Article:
WASHINGTON (AP) — A week ago, President Donald Trump was diagnosed with the coronavirus, spent several days at Walter Reed Medical Center for treatment and evaluation, and has since returned to the White House.
Throughout it all, Trump remained in control. He chose not to invoke the 25th Amendment, which details how presidential power can be transferred, either temporarily or more permanently, in the event a president is unable to do the job.
House Speaker Nancy Pelosi cited the amendment Friday when introducing legislation to establish a commission that would help determine whether future presidents are capable of maintaining power during an illness. She said it wasn't about whether Trump was capable, but rather that his illness had shown the need to strengthen "guardrails in the Constitution to ensure stability and continuity of government in times of crisis."
Some questions and answers about the 25th Amendment:
WHY WAS IT PASSED?
The push for an amendment detailing presidential succession plans in the event of a president's disability or death followed the assassination of President John F. Kennedy in 1963. President Lyndon B. Johnson in his 1965 State of the Union promised to "propose laws to insure the necessary continuity of leadership should the President become disabled or die." The amendment was passed by Congress that year and ultimately ratified in 1967.
HAS IT BEEN INVOKED TO TRANSFER POWER BEFORE?
Yes, presidents have temporarily relinquished power but not all invoked the 25th Amendment. Previous transfers of power have generally been brief and happened when the president was undergoing a medical procedure.
In 2002, President George W. Bush became the first to use the amendment's Section 3 to temporarily transfer power to Vice President Dick Cheney while Bush was anesthetized for a colonoscopy. Bush temporarily transferred power in 2007 to undergo another colonoscopy.
WHAT ABOUT RONALD REAGAN?
The 25th Amendment was never invoked after President Ronald Reagan was shot in 1981. Reagan did temporarily transfer power to Vice President George H. W. Bush while undergoing surgery to remove a polyp from his colon in 1985, but he said at the time he wasn't formally invoking the 25th Amendment. While he said he was "mindful" of it, he didn't believe "that the drafters of this Amendment intended its application to situations such as the instant one." Bush was acting president for eight hours according to a book on the amendment by John D. Feerick.
HOW DOES IT WORK?
To temporarily transfer power to the vice president, a president sends a letter to the speaker of the House of Representatives and president pro tempore of the Senate stating he is "unable to discharge the powers and duties of his office." The vice president then becomes acting president. When the president is ready to resume authority, the president sends another letter. That's spelled out in the amendment's Section 3.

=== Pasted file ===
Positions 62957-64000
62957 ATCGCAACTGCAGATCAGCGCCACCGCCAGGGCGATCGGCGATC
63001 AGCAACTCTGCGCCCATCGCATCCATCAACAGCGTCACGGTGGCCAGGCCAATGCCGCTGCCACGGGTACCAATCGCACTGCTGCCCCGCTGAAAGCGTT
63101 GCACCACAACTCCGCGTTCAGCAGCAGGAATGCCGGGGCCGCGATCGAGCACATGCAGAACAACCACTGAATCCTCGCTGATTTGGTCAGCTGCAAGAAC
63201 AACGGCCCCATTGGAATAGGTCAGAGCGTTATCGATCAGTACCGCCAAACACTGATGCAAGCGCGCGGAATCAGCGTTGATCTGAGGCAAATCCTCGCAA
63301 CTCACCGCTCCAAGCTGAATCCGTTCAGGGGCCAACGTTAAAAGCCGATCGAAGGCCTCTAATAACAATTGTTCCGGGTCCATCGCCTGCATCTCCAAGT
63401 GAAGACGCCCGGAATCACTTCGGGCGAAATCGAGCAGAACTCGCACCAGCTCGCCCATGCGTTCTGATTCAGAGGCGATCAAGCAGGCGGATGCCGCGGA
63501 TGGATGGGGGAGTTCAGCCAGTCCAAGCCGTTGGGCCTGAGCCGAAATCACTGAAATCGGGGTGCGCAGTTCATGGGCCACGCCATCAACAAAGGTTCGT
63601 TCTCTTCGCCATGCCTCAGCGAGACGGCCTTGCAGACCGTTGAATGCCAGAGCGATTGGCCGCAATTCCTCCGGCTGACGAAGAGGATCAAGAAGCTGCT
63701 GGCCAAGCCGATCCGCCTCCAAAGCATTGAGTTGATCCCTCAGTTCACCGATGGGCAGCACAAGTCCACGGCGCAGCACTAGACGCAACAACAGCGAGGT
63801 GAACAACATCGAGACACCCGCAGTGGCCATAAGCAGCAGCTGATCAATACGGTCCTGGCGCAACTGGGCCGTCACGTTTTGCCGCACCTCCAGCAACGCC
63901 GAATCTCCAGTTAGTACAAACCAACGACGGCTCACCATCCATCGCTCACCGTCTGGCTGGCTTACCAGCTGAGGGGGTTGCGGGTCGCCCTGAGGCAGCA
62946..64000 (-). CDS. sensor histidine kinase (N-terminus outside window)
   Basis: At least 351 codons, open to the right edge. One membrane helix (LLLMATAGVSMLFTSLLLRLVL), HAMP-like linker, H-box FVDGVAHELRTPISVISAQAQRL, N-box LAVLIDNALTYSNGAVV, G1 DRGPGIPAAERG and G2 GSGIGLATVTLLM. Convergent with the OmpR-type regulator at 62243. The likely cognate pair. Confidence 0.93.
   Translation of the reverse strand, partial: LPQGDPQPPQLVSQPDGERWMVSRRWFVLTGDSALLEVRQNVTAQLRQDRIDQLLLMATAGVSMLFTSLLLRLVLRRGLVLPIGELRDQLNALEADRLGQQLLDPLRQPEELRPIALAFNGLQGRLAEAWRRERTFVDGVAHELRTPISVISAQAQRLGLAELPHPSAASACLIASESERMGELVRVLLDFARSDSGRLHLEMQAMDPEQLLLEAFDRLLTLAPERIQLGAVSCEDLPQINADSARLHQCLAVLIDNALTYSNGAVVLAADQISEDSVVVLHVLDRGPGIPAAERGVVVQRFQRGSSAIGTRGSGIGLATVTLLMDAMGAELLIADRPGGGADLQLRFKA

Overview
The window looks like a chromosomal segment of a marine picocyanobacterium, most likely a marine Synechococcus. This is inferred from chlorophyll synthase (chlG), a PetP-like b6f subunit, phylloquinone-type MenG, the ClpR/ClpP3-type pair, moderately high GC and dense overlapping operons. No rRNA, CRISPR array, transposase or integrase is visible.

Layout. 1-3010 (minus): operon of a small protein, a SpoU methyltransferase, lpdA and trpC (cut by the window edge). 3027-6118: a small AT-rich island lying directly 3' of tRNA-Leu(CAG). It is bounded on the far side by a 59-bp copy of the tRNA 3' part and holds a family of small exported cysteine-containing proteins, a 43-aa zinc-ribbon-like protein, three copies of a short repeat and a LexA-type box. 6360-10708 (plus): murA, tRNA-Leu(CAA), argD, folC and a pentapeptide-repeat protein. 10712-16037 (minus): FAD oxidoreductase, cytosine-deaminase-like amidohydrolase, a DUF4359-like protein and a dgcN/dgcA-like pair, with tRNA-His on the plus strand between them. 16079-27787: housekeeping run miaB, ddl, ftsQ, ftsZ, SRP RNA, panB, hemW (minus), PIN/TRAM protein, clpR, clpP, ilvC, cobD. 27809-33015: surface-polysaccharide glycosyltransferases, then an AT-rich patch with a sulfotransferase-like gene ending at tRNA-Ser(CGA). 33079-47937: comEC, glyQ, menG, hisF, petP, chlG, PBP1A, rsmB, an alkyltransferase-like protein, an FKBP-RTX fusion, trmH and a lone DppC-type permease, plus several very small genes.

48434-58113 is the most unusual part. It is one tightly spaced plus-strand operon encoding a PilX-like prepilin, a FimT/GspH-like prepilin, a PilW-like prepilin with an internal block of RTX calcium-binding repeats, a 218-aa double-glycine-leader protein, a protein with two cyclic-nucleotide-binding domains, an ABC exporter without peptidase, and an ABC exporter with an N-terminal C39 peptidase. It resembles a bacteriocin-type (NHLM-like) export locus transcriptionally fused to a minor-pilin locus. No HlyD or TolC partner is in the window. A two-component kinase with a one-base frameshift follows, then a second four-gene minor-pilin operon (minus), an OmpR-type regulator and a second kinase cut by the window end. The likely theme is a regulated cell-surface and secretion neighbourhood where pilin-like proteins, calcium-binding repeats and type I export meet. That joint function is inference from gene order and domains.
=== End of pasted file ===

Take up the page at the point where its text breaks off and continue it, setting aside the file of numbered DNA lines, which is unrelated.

The next section of the amendment, Section 4, lays out what happens if the president becomes unable to discharge his duties but doesn't transfer power. In that case, the vice president and majority of the Cabinet can declare the president unfit. They'd then send a letter to the speaker and president pro tempore saying so. The vice president then becomes acting president.
If the president ultimately becomes ready to resume his duties, the president can send a letter saying so. But if the vice president and majority of the Cabinet disagree, they can send their own letter to Congress within four days. Congress would then have to vote. The president resumes his duties unless both houses of Congress by a two-thirds vote say he's not ready. The section has never been invoked.
WHAT IS BEING PROPOSED NOW?
Section 4 of the amendment gives Congress the power to establish a "body" that can, with the support of the vice president, declare that the president is unable to do his job. If they agree the president is unfit, the vice president would take over. But Congress has never set up the body.
On Friday, Pelosi and Rep. Jamie Raskin, D-Md., a former constitutional law professor, proposed the creation of a commission to fill that role. The legislation would set up a 16-member bipartisan commission chosen by House and Senate leaders. It would include four physicians, four psychiatrists and eight retired statespersons, such as former presidents, vice presidents and secretaries of state. Those members would then select a 17th member to act as a chair.
After the commission is in place, Congress would be able to pass a resolution requiring the members to examine the president, determine whether the president is incapacitated and report back. Raskin introduced a similar bill in 2017.
Other election updates:
8 commonly asked questions in the 2020 presidential election
Electoral College vs popular vote
Question: Why is it that one candidate can win the popular vote but another wins the electoral vote and thus the presidency?
Answer: That's how the framers of the Constitution set it up.